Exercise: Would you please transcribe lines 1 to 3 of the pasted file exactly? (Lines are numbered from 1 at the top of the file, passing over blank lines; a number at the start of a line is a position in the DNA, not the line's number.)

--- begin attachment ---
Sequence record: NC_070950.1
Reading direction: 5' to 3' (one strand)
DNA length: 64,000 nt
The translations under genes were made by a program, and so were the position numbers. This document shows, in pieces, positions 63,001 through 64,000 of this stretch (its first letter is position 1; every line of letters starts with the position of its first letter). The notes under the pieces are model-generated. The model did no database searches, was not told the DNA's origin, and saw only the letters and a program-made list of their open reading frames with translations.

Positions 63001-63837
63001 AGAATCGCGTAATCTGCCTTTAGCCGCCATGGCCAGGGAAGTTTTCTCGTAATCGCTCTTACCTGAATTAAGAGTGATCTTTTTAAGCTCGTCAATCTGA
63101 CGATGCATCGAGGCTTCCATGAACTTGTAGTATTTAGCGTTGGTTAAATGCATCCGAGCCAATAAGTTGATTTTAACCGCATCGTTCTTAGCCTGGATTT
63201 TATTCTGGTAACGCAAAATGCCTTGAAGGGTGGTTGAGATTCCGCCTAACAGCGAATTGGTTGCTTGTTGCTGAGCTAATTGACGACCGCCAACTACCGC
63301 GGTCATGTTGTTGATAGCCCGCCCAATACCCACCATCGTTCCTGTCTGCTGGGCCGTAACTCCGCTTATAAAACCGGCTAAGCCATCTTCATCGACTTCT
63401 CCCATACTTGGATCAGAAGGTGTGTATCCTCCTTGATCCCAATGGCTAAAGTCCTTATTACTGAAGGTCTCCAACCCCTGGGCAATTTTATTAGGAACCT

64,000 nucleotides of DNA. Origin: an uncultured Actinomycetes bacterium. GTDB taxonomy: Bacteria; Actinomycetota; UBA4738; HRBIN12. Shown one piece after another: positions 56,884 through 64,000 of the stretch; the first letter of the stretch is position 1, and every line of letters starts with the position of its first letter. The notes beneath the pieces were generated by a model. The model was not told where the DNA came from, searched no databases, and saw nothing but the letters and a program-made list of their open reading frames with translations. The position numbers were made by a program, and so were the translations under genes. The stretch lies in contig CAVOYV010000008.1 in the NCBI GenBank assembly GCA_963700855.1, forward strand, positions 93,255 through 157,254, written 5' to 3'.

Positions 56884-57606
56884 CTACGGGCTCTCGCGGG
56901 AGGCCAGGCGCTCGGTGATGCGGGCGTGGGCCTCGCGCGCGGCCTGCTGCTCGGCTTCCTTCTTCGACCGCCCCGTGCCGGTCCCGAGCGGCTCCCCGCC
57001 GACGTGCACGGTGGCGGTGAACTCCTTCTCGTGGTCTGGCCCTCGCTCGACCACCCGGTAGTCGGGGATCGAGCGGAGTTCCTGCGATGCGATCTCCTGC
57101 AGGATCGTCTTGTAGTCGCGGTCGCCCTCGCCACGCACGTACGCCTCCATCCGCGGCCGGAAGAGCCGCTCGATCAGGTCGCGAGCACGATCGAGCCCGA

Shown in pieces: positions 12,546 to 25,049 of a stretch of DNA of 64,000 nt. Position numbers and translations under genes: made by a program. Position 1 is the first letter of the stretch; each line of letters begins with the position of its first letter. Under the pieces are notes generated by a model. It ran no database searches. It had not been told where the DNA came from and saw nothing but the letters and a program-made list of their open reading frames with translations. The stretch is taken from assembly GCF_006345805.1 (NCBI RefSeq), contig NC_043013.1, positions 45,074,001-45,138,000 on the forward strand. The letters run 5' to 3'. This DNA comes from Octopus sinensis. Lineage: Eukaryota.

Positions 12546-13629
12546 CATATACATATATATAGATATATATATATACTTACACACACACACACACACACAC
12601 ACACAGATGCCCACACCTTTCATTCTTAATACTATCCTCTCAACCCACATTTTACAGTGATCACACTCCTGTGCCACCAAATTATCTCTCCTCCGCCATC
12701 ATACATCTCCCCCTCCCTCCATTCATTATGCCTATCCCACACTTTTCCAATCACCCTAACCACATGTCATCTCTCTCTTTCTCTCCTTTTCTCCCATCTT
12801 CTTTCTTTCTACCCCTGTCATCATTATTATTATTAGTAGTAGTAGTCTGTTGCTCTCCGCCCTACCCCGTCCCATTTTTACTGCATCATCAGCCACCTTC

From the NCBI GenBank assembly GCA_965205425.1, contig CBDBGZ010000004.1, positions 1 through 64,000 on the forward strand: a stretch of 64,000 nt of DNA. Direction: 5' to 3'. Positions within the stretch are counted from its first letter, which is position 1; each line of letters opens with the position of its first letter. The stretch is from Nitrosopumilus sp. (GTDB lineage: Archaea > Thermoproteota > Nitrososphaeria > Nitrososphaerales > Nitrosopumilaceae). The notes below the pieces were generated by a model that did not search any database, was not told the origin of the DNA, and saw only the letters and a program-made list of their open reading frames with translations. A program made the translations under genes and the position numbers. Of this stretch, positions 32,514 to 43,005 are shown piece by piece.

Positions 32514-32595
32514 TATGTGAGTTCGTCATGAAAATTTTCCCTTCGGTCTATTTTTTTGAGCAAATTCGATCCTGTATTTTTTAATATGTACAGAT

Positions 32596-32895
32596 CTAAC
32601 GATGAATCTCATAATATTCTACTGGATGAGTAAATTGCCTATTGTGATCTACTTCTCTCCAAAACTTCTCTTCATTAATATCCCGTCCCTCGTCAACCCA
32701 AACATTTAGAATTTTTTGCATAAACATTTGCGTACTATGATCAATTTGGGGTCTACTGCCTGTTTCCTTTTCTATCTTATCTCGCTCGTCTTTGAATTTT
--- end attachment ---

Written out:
Sequence record: NC_070950.1
Reading direction: 5' to 3' (one strand)
DNA length: 64,000 nt